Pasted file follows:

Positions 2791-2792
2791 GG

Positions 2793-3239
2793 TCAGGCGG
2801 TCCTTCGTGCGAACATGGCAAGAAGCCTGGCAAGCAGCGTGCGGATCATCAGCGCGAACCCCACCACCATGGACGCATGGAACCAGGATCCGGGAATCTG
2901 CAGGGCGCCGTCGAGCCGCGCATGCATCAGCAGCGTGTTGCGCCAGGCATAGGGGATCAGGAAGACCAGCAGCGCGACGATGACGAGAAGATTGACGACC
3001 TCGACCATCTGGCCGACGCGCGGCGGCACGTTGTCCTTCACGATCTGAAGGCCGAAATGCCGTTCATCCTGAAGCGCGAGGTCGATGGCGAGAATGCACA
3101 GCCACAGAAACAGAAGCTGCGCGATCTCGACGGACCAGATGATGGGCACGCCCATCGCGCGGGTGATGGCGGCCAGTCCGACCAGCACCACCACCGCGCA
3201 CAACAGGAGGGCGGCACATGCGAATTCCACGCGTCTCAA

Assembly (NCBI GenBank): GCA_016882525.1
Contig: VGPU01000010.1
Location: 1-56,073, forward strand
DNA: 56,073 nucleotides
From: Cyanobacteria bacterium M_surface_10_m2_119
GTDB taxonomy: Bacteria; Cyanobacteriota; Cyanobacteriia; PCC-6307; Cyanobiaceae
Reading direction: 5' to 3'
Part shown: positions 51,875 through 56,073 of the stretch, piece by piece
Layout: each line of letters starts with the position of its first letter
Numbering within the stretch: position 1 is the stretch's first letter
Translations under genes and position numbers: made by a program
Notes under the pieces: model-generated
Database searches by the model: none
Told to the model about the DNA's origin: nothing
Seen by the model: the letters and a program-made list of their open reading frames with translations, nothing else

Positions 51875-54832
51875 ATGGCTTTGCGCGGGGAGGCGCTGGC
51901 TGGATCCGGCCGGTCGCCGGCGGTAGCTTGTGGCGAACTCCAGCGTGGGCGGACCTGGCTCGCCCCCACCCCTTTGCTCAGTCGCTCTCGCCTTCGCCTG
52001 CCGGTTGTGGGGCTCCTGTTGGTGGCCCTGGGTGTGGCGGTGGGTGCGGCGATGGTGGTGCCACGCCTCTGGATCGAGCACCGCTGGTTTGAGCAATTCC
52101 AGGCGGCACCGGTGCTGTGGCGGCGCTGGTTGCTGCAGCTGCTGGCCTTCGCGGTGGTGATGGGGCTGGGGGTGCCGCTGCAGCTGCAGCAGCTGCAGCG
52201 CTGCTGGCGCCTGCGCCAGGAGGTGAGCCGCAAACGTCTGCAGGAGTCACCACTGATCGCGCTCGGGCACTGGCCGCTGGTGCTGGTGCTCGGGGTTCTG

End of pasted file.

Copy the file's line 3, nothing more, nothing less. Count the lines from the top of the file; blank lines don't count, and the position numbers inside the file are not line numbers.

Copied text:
Positions 2793-3239